In the Philippines , politics and entertainment are almost synonymous. Political events and politicians’ antics unfold like a soap opera with many twists and drama, captivating the people. Democracy is enjoyed and taken very seriously and thus Filipinos would easily dispute any sign of political suppression. The media in the Philippines is one of the freest in Asia and are the biggest allies of the people in voicing their concerns and sentiments. The Philippines is a republic constituting three branches of government: executive, legislative and judicial. It is headed by a president and vice-president, who are elected to a six-year term respectively. The Congress is bicameral with a 24 member Senate and a 200 member House of Representatives. The government is modeled after that of the United States of America .
There are about 76 to 78 major language groups, with more than 500 dialects in the Philippines , showing how diverse its culture. The national language, that is Filipino, was established in 1947 based on the Tagalog dialect. English is widely used and is the medium of instruction for higher education.
FILIPINOS LOVE TO EAT! In addition to breakfast, lunch, and dinner, people will have a snack at midmorning, as well as a merienda in the late afternoon. Street food is very popular among Filipinos and there you will find the most exotic of snacks. For the adventurous eaters, you won’t be disappointed with the surprising delights and variety you will encounter.
The Philippines is a tropical country and the climate is usually warm and humid. The average temperature is 70° - 80° F all year. The average rainfall in Luzon ranges from 35 to 216 inches. The country experiences wet season from June to November. In the cooler months, monsoon winds come from the northeast which shifts to the southwest in April through October. Overall, about 40 typhoons hit the Philippines each year, with most originating in the South China Sea , which is on the eastern side of the country.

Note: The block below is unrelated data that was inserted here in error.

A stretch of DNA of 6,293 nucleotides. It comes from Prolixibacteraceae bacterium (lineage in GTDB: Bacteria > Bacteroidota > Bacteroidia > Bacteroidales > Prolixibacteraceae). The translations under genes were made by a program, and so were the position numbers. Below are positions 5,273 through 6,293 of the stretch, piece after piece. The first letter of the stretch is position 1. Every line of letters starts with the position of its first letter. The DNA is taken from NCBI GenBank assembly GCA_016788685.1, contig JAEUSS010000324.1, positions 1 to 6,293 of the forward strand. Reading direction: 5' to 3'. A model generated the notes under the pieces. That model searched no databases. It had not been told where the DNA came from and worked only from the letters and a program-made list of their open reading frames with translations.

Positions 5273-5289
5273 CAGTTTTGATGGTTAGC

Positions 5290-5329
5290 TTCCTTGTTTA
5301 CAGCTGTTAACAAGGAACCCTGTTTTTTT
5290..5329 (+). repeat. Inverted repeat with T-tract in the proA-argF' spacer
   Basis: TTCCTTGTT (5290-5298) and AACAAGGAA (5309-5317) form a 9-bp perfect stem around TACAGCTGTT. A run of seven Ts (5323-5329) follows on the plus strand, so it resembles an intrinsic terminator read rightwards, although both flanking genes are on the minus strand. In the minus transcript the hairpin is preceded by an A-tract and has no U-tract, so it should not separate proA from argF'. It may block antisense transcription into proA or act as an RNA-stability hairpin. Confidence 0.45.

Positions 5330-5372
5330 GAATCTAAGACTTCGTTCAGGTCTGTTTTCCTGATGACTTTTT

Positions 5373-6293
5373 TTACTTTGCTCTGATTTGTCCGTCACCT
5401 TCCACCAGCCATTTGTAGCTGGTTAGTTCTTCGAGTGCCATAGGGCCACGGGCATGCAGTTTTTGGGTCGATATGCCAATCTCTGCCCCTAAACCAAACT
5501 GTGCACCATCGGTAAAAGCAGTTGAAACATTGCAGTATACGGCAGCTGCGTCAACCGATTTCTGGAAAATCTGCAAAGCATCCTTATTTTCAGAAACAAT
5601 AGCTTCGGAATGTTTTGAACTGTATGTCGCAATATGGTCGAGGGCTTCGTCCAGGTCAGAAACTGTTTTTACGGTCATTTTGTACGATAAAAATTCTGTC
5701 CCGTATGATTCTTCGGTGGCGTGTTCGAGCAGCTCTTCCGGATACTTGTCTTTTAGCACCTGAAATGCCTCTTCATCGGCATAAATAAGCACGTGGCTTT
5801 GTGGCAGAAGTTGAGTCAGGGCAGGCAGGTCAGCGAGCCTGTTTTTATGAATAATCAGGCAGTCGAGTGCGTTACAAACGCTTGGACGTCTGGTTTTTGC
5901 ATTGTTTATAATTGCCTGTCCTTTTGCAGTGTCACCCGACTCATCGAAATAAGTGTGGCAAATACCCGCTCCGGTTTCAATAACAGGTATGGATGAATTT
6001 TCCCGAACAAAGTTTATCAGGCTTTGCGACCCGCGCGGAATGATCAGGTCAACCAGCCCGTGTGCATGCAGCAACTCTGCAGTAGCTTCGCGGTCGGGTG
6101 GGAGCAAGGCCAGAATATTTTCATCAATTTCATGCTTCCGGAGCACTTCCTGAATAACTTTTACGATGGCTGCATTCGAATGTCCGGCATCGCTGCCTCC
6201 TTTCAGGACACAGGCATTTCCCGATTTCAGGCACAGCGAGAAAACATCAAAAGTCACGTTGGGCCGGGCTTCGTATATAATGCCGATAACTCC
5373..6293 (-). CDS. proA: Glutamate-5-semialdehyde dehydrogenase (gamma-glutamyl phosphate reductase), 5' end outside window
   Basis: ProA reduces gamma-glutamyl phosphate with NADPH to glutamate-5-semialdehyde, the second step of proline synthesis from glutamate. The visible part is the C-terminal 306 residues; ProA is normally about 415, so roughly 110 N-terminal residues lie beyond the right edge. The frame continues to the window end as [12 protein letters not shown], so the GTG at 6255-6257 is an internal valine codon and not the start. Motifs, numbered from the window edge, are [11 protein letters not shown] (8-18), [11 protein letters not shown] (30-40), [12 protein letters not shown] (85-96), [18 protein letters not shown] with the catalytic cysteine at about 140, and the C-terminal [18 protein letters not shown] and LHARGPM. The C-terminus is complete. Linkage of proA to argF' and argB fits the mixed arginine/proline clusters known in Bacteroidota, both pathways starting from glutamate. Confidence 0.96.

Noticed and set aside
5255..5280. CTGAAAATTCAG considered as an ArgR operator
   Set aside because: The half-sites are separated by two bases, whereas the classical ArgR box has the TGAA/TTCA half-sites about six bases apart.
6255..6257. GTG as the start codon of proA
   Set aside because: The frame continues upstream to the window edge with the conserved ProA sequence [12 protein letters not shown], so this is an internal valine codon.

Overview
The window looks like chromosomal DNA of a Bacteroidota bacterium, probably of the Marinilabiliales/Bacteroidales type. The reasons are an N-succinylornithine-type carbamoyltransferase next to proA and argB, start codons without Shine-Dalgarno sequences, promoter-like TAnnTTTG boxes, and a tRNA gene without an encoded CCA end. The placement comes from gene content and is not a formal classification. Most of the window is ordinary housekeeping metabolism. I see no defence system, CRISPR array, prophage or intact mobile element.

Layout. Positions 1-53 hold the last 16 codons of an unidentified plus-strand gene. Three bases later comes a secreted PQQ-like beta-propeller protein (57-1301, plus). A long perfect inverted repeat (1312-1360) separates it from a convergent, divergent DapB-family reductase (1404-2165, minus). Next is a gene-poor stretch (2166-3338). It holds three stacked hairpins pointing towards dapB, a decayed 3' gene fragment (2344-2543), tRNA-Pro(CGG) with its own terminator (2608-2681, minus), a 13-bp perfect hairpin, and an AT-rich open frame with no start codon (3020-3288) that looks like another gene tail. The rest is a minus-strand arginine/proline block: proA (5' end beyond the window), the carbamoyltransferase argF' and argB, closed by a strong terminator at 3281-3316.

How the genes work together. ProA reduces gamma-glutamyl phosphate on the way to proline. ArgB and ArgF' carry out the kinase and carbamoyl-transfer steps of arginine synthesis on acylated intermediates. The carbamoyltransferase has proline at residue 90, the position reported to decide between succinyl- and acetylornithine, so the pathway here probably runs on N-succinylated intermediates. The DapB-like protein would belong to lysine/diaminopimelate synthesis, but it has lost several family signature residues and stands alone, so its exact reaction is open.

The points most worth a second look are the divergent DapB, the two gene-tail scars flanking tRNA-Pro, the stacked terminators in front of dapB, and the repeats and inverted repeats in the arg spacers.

The Philippines is unique among its neighbors in Southeast Asia . Its people have shown to the world remarkable ability to accept and assimilate foreign cultural influences and yet they think and behave in a manner that is uniquely Filipino. So it is that the visiting Chinese would see traces of his own culture and traditions. After all, history records the 12 th century traders from China , along with Indian and Islamic merchants who came to engage in bustling trade with the original Malay residents of the Philippines . The American visitor would immediately feel a kinship with the people and the land. After almost 50 years of American occupation, western influences are very much evident. But then, the Filipinos “filipinized” what the Americans brought in. And as to the visiting Hispanic, traces of Spanish influence remain in the cities of the Philippines and has become manifest in the language of the people.Filipinos are a friendly people. Wherever you travel in the Philippines you will be sure to be greeted with smiles. They have welcomed so many visitors to their shores that generosity has become a national trait. Mabuhay means "hello" and "welcome" in Filipino, and it is a phrase you'll see and hear often when you visit the Philippines.Filipinos are mainly of Malay origin with some Chinese, American, Spanish, and Arab ancestry. Characteristic Filipino traits are Bayanihan (the spirit of cooperation), piety, and close family ties. Filipinos's flair for English and love of popular culture may be derived from the American Occupation. Filipinos are emotional and passionate about life.This is a country marked by a real blend of cultures, East truly meets West. Cave-dwelling mountain tribes and semi-nomadic hunter-gatherers are among the more than 40 ethnic groups that constitute the country's cultural minorities. Perhaps the best-known of the groups are the Tasaday, discovered in 1971 after 50,000 years of cave-dwelling life in South Cotabato , Mindanao. Despite claims of a scientific hoax, their authenticity as a surviving Stone Age culture has since been confirmed Even more elusive to outsiders are the Badjao of the Sulu archipelago. These sea gypsies live on boats or in off-shore stilt houses and come ashore only to die. In the mountains of the Central Cordillera dwell 200,000 mountain people, all different in their lifestyles and origins. They include the Apayao, Bontoc, Benguet, Ifugao, and Kalinga. And then there are the Negrito people of the Luzon area. They are nomads, living in twig-and-branch huts, hunting with bows and poison-tipped arrows.There are several still lesser-known groups, and it's advisable to inquire about local sensibilities before poking your nose or camera into their territory. Filipinos are generally happy to share information, provided that you are willing to chat freely about yourself. Wherever you go in the Philippines , it's a good idea to have plenty of photos, inexpensive gifts, and conversational props on hand. A song, no matter how badly sung, is sure to bring out the welcome mat.